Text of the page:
Fraudsters redirected email and web traffic destined for several cryptocurrency trading platforms over the past week. The attacks were facilitated by scams targeting employees at GoDaddy, the world’s largest domain name registrar, KrebsOnSecurity has learned.
The incident is the latest incursion at GoDaddy that relied on tricking employees into transferring ownership and/or control over targeted domains to fraudsters. In March, a voice phishing scam targeting GoDaddy support employees allowed attackers to assume control over at least a half-dozen domain names, including transaction brokering site escrow.com.
And in May of this year, GoDaddy disclosed that 28,000 of its customers’ web hosting accounts were compromised following a security incident in Oct. 2019 that wasn’t discovered until April 2020.
This latest campaign appears to have begun on or around Nov. 13, with an attack on cryptocurrency trading platform liquid.com.
“A domain hosting provider ‘GoDaddy’ that manages one of our core domain names incorrectly transferred control of the account and domain to a malicious actor,” Liquid CEO Kayamori said in a blog post. “This gave the actor the ability to change DNS records and in turn, take control of a number of internal email accounts. In due course, the malicious actor was able to partially compromise our infrastructure, and gain access to document storage.”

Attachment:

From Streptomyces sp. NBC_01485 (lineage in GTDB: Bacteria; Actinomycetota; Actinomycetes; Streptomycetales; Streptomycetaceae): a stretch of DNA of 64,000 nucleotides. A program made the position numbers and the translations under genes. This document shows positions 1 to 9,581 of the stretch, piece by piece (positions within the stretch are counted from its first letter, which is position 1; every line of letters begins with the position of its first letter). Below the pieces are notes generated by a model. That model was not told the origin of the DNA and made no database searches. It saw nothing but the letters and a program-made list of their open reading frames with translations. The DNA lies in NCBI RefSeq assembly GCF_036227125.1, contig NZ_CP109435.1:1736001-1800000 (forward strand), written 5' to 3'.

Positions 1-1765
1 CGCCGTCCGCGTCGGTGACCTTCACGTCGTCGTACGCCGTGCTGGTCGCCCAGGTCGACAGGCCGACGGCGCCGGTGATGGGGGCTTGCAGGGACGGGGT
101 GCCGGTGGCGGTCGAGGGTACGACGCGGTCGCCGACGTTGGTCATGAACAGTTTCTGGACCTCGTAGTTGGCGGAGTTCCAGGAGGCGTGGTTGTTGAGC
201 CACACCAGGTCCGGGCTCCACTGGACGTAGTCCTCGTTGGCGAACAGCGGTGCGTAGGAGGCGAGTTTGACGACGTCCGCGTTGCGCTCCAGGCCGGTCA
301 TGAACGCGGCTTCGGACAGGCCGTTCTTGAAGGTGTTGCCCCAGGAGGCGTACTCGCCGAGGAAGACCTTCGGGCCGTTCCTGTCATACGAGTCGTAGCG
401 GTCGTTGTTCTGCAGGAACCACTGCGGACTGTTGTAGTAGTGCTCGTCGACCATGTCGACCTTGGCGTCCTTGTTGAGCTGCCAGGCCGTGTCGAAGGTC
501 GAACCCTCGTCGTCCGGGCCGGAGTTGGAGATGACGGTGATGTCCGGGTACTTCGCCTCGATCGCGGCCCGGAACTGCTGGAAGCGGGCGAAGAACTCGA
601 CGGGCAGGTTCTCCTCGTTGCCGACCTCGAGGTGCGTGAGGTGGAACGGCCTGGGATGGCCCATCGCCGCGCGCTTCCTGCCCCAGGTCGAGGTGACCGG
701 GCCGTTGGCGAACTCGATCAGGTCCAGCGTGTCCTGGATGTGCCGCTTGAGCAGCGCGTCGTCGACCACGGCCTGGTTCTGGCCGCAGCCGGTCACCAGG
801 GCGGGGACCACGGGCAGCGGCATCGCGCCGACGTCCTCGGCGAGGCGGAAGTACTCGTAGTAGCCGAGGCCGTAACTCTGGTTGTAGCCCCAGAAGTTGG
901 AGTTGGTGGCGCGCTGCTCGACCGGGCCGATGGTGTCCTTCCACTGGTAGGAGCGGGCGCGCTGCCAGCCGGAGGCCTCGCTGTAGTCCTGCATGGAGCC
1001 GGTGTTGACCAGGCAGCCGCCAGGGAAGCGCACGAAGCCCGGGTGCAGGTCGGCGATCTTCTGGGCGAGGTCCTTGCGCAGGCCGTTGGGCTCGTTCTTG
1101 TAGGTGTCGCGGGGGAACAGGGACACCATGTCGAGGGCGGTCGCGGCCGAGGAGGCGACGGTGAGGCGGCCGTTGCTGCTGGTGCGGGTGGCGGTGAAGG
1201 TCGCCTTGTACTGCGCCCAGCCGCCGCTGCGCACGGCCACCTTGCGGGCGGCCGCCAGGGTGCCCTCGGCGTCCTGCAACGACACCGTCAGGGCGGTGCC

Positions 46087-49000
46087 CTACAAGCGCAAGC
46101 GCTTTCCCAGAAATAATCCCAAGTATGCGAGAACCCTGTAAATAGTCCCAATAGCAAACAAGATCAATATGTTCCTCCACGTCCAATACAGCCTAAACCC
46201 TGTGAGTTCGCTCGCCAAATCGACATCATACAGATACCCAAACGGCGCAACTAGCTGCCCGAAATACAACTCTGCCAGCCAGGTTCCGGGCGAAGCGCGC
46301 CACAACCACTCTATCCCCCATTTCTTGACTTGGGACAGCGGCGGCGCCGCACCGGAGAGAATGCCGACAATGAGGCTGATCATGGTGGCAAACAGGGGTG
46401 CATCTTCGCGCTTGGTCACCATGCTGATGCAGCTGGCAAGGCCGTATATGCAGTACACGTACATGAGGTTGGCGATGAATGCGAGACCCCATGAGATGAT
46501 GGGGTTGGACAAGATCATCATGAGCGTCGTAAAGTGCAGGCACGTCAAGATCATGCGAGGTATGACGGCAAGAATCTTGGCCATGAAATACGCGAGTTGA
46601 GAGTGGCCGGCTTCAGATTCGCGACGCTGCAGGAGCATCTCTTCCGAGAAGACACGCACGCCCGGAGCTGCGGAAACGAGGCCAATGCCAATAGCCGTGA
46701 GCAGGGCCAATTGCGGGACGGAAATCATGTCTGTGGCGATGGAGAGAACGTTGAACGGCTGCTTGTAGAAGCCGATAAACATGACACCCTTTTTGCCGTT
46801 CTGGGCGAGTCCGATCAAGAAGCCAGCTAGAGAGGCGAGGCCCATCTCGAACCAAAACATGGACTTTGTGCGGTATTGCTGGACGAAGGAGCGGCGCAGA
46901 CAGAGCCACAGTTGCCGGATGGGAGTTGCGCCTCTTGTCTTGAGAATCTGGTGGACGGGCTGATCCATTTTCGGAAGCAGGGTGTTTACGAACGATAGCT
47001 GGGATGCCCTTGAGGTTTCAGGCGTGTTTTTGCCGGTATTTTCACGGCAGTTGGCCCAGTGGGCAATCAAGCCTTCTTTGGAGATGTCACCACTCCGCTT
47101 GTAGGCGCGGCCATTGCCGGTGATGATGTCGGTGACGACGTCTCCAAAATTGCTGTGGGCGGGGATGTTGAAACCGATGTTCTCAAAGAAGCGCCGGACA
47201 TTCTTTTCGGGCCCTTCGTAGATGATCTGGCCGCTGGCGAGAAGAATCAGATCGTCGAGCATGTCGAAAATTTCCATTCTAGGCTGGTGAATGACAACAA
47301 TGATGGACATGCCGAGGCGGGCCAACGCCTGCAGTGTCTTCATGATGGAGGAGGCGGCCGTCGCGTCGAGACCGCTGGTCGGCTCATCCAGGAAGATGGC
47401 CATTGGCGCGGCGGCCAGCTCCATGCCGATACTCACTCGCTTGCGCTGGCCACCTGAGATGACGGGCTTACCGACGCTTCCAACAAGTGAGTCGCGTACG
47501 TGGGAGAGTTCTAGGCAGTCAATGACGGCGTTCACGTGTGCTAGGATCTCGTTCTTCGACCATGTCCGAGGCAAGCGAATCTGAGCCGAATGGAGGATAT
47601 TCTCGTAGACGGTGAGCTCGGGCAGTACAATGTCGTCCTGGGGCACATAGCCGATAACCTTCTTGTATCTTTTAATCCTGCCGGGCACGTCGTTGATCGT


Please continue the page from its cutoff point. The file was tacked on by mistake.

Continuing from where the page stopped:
In the early morning hours of Nov. 18 Central European Time (CET), cyptocurrency mining service NiceHash disclosed that some of the settings for its domain registration records at GoDaddy were changed without authorization, briefly redirecting email and web traffic for the site. NiceHash froze all customer funds for roughly 24 hours until it was able to verify that its domain settings had been changed back to their original settings.
“At this moment in time, it looks like no emails, passwords, or any personal data were accessed, but we do suggest resetting your password and activate 2FA security,” the company wrote in a blog post.
NiceHash founder Matjaz Skorjanc said the unauthorized changes were made from an Internet address at GoDaddy, and that the attackers tried to use their access to its incoming NiceHash emails to perform password resets on various third-party services, including Slack and Github. But he said GoDaddy was impossible to reach at the time because it was undergoing a widespread system outage in which phone and email systems were unresponsive.
“We detected this almost immediately [and] started to mitigate [the] attack,” Skorjanc said in an email to this author. “Luckily, we fought them off well and they did not gain access to any important service. Nothing was stolen.”
Skorjanc said NiceHash’s email service was redirected to privateemail.com, an email platform run by Namecheap Inc., another large domain name registrar. Using Farsight Security, a service which maps changes to domain name records over time, KrebsOnSecurity instructed the service to show all domains registered at GoDaddy that had alterations to their email records in the past week which pointed them to privateemail.com. Those results were then indexed against the top one million most popular websites according to Alexa.com.